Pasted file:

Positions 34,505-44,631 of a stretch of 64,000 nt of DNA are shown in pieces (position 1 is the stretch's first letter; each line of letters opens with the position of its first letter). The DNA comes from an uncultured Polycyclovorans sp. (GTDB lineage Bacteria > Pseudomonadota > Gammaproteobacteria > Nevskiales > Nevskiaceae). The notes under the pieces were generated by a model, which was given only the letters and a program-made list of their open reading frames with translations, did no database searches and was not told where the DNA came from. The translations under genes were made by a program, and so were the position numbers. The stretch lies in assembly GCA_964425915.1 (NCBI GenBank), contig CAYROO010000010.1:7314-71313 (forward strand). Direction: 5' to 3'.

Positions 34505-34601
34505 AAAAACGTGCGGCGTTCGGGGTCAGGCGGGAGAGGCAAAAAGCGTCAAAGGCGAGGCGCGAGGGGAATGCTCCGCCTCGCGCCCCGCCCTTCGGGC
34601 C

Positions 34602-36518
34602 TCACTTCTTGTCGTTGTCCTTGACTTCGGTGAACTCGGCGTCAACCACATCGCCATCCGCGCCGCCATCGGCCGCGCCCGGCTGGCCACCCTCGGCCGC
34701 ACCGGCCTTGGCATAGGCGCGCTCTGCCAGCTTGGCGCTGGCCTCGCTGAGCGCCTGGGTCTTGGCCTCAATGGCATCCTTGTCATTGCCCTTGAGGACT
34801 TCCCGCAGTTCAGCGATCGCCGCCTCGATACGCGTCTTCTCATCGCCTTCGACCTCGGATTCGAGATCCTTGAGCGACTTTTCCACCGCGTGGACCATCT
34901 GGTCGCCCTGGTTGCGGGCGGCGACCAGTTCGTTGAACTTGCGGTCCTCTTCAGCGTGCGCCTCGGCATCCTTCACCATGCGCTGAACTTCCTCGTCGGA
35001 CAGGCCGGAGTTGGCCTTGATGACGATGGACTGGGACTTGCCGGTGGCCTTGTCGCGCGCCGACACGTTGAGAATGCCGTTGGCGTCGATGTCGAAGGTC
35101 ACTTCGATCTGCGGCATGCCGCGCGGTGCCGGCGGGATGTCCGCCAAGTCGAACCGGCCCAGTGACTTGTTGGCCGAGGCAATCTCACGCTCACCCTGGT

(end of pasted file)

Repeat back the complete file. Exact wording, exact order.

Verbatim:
Positions 34,505-44,631 of a stretch of 64,000 nt of DNA are shown in pieces (position 1 is the stretch's first letter; each line of letters opens with the position of its first letter). The DNA comes from an uncultured Polycyclovorans sp. (GTDB lineage Bacteria > Pseudomonadota > Gammaproteobacteria > Nevskiales > Nevskiaceae). The notes under the pieces were generated by a model, which was given only the letters and a program-made list of their open reading frames with translations, did no database searches and was not told where the DNA came from. The translations under genes were made by a program, and so were the position numbers. The stretch lies in assembly GCA_964425915.1 (NCBI GenBank), contig CAYROO010000010.1:7314-71313 (forward strand). Direction: 5' to 3'.

Positions 34505-34601
34505 AAAAACGTGCGGCGTTCGGGGTCAGGCGGGAGAGGCAAAAAGCGTCAAAGGCGAGGCGCGAGGGGAATGCTCCGCCTCGCGCCCCGCCCTTCGGGC
34601 C

Positions 34602-36518
34602 TCACTTCTTGTCGTTGTCCTTGACTTCGGTGAACTCGGCGTCAACCACATCGCCATCCGCGCCGCCATCGGCCGCGCCCGGCTGGCCACCCTCGGCCGC
34701 ACCGGCCTTGGCATAGGCGCGCTCTGCCAGCTTGGCGCTGGCCTCGCTGAGCGCCTGGGTCTTGGCCTCAATGGCATCCTTGTCATTGCCCTTGAGGACT
34801 TCCCGCAGTTCAGCGATCGCCGCCTCGATACGCGTCTTCTCATCGCCTTCGACCTCGGATTCGAGATCCTTGAGCGACTTTTCCACCGCGTGGACCATCT
34901 GGTCGCCCTGGTTGCGGGCGGCGACCAGTTCGTTGAACTTGCGGTCCTCTTCAGCGTGCGCCTCGGCATCCTTCACCATGCGCTGAACTTCCTCGTCGGA
35001 CAGGCCGGAGTTGGCCTTGATGACGATGGACTGGGACTTGCCGGTGGCCTTGTCGCGCGCCGACACGTTGAGAATGCCGTTGGCGTCGATGTCGAAGGTC
35101 ACTTCGATCTGCGGCATGCCGCGCGGTGCCGGCGGGATGTCCGCCAAGTCGAACCGGCCCAGTGACTTGTTGGCCGAGGCAATCTCACGCTCACCCTGGT